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Picking up the Pieces: Businesses Recover After Flames are Put Out

Courtesy of Wen-Yi Ko-StarkAn area of North Ravenswood Avenue went up in smoke as a fire ravaged an auto body shop on Dec. 22.

On the morning of Dec. 22, Nick Kosiek — a State Farm insurance agent in Rogers Park — had the day off work and decided to sleep in.

Kosiek had kept his phone off all night and turned it on shortly after he woke up around 9:30 a.m., when a cascade of voicemails and text messages appeared on the screen. That’s when Kosiek said he discovered his locally owned State Farm office and another business — located on the 7000 block of North Clark Street — were in flames.

The fire began early in the morning in the basement of the building, and ripped through Kosiek’s office and Dulceria Mexicana, a Mexican candy store next door, according to an announcement by 49th Ward Alderman Joe Moore on the 49th Ward’s website.

El Famous Burrito — a Mexican restaurant south of Kosiek’s office and Dulceria Mexicana — escaped fire damage but had to close temporarily for inspection to ensure the establishment was structurally safe, Moore’s announcement said. The restaurant has since reopened.

“I was lucky enough to not be there,” Kosiek said. “I’m typically open on Saturdays but that day we were closed because of the holidays, just gearing up for the long weekend. It ended up that the fire started early in the morning.”

Kosiek said no one was in the State Farm office, Dulceria Mexicana or El Famous Burrito.

“It’s one of those things that happens and you have to adapt accordingly, and it just so happened that it coincided with the holiday season,” Kosiek said. “I actually felt that it being in the holiday season allowed a window for me to bounce back and gave me more time.”

The cause of the fire is still being investigated, according to Moore’s announcement.

Moore was at the scene of the fire and offered assistance to business owners on behalf of his office and the city, the announcement said.

The Chicago Fire Department couldn’t be reached by The Phoenix by the time of publication.

Both Dulceria Mexicana and Kosiek’s office are considered a total loss, meaning the damage is irreparable, Kosiek said.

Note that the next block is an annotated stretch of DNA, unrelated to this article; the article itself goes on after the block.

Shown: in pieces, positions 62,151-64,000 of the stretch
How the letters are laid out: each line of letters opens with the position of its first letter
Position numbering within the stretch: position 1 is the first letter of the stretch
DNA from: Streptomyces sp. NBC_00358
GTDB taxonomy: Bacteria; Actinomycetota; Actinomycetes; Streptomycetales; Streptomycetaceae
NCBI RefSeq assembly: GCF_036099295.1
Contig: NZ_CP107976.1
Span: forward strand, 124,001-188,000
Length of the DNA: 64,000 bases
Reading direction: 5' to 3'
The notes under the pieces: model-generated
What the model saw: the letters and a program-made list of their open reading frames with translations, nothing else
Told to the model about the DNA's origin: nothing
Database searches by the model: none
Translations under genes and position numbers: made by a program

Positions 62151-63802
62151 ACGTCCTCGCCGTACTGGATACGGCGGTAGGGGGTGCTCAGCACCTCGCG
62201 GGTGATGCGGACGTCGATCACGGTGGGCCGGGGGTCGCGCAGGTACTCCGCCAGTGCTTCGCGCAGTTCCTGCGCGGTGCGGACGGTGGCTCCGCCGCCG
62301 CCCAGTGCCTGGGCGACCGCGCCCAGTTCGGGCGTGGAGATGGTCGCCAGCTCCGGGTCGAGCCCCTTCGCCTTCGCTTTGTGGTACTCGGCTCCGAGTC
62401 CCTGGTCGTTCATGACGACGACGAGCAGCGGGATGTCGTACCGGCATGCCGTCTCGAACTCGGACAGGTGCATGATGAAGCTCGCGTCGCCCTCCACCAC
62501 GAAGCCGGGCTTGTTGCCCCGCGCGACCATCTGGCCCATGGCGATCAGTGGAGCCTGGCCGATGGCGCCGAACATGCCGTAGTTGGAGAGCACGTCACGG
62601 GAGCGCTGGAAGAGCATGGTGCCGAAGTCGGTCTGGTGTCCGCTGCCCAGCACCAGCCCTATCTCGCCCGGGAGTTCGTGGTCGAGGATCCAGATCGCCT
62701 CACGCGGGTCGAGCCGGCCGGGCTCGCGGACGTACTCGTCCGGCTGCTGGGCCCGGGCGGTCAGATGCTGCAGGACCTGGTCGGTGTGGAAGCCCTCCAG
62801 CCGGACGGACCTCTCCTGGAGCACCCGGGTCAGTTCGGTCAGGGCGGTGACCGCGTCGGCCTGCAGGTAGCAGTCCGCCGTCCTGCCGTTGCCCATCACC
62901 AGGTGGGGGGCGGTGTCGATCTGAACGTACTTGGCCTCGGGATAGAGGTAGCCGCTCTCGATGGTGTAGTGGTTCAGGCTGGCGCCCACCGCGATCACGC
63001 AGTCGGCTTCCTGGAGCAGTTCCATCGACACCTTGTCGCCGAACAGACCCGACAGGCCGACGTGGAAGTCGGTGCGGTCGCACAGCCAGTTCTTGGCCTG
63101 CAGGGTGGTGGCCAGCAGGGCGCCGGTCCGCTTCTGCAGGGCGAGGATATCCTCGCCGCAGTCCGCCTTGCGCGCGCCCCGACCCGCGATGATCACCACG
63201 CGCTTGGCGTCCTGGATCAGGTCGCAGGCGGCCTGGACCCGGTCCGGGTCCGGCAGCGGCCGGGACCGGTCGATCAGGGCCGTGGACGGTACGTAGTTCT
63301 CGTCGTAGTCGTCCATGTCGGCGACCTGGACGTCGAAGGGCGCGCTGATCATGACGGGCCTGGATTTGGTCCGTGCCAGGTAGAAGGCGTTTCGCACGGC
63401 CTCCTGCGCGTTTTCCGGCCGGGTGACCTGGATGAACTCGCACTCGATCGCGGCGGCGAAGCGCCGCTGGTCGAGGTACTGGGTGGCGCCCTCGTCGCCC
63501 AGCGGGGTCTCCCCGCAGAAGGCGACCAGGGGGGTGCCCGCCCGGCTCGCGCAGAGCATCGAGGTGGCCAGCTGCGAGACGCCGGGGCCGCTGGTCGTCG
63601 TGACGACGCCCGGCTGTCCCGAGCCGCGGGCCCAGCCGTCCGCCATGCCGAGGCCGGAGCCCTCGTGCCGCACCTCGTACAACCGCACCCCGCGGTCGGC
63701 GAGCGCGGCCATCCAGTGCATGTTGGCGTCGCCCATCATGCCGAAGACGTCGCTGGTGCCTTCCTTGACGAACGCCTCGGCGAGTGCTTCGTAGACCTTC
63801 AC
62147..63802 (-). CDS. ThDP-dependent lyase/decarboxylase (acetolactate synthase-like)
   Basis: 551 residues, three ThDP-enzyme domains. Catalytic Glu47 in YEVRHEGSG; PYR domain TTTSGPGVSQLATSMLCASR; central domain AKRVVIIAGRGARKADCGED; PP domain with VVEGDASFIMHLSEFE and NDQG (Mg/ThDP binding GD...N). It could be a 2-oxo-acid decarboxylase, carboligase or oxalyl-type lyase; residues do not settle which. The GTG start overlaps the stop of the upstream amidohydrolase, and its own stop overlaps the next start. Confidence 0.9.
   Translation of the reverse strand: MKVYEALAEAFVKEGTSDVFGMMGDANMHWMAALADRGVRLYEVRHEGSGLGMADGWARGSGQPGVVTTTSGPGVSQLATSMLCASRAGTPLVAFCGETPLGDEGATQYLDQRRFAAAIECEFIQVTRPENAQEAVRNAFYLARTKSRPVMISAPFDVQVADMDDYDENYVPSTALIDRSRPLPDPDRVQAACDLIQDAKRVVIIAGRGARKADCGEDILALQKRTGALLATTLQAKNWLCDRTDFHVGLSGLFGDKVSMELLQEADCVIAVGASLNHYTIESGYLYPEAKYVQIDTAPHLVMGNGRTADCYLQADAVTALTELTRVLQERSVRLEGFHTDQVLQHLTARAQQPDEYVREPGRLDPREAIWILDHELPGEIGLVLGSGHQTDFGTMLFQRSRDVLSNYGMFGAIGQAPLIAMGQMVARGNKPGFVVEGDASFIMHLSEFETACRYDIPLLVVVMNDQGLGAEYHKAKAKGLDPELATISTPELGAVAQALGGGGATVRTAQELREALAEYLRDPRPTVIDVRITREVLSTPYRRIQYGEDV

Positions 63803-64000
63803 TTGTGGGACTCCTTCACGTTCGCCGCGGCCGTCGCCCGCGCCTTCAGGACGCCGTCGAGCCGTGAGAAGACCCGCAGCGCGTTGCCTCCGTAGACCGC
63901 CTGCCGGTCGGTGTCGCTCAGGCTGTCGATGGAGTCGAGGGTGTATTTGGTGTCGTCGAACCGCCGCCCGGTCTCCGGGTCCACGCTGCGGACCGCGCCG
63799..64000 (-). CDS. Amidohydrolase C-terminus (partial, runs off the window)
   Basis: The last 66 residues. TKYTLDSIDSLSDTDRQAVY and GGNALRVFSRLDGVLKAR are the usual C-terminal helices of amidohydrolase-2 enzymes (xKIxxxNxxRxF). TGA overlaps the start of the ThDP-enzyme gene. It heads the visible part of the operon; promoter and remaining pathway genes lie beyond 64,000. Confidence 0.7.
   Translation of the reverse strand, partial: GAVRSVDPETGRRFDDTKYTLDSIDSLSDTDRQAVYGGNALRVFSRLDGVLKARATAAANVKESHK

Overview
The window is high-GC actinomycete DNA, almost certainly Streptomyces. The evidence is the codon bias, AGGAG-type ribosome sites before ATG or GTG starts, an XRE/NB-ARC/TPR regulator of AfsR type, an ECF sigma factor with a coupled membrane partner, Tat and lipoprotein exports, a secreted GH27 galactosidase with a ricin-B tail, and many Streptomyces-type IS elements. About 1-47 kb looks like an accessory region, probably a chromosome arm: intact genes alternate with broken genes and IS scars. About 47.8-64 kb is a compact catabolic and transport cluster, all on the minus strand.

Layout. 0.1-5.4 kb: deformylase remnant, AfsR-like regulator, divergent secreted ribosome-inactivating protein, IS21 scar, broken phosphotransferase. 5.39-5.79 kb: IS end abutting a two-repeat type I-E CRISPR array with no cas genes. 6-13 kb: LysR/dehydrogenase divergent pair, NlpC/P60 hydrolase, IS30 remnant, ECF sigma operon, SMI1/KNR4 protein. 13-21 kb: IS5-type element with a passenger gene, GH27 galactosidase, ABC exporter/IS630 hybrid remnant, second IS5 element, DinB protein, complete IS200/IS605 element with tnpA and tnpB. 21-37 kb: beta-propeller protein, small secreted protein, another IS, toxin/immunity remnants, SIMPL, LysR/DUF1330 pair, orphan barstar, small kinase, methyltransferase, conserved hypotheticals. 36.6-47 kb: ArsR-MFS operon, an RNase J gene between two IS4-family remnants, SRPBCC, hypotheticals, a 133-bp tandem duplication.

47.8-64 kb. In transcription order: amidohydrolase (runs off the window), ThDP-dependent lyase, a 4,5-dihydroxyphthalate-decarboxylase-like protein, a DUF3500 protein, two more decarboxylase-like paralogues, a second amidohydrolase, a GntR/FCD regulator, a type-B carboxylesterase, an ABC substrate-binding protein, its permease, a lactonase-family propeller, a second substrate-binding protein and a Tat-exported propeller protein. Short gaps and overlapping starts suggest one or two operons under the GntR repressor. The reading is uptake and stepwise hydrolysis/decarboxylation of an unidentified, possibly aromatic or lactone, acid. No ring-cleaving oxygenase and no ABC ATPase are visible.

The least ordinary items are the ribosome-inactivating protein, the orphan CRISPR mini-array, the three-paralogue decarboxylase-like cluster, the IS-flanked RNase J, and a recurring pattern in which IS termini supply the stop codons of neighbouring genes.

Ron Schoeneman, president of A. Schoeneman & Co. Inc. — the insurance company representing the building — said the building owners plan on constructing something new on the property in the future.

“These things happen,” Kosiek said. “This is what we have insurance for and why I’m in the business of insurance … this is why I do what I do, to make sure people are properly protected, and when people are properly protected they have the confidence to know ‘this is unfortunate, but I’m going to be okay.’”

It’s unclear if Dulceria Mexicana had insurance, or what the owner’s plans are for handling the damage. The owners of Dulceria Mexicana couldn’t be reached for comment by the time of publication.

The same day as the fire on Clark, a couple blocks southwest at 6423 N. Ravenswood Ave., a fire broke out at Devon Auto Repair & Body Shop.

Wen-Yi Ko-Stark, a preschool teacher in Rogers Park who lives just north of the Devon Auto Repair & Body Shop, said she and her husband were driving home around 1:30 p.m. when they saw a handful of fire trucks and streets blocked off near the scene of the fire.

Ko-Stark said she saw so much smoke she could hardly see the auto body shop.

The fire started shortly after noon, and no one was in the building, Moore’s announcement said. However, a firefighter was injured while trying to extinguish the fire and was taken to Presence St. Francis in Evanston, and they are now stable, according to the announcement.

Several homes and businesses near the auto body shop sustained water damage, but weren’t damaged by the fire, Moore’s announcement said.

Chicago Industrial Arts & Design Center shared a wall with the auto body shop and had to close for two weeks for an inspection to ensure the structure was safe, according to Matt Runfola, the founder of the establishment. He also said its utilities — including its electricity and water — were cut off as a result of the fire.

Ko-Stark said in the days following the fire, crews towed vehicles which were burned in the fire and eventually demolished the structure.

“Everything is just flat now,” Ko-Stark said. “The whole auto repair place is just gone.”

Chuck Erickson, the landlord for the property, said the auto body shop had insurance, but it’s unclear what the owner’s plans will be for the future. 

“I’m very appreciative of the wonderful job the Chicago Fire Department did by saving three other buildings,” Erikson said.

Devon Auto Repair & Body Shop declined The Phoenix’s request for comment.

Moore didn’t respond to The Phoenix’s request for further comment.


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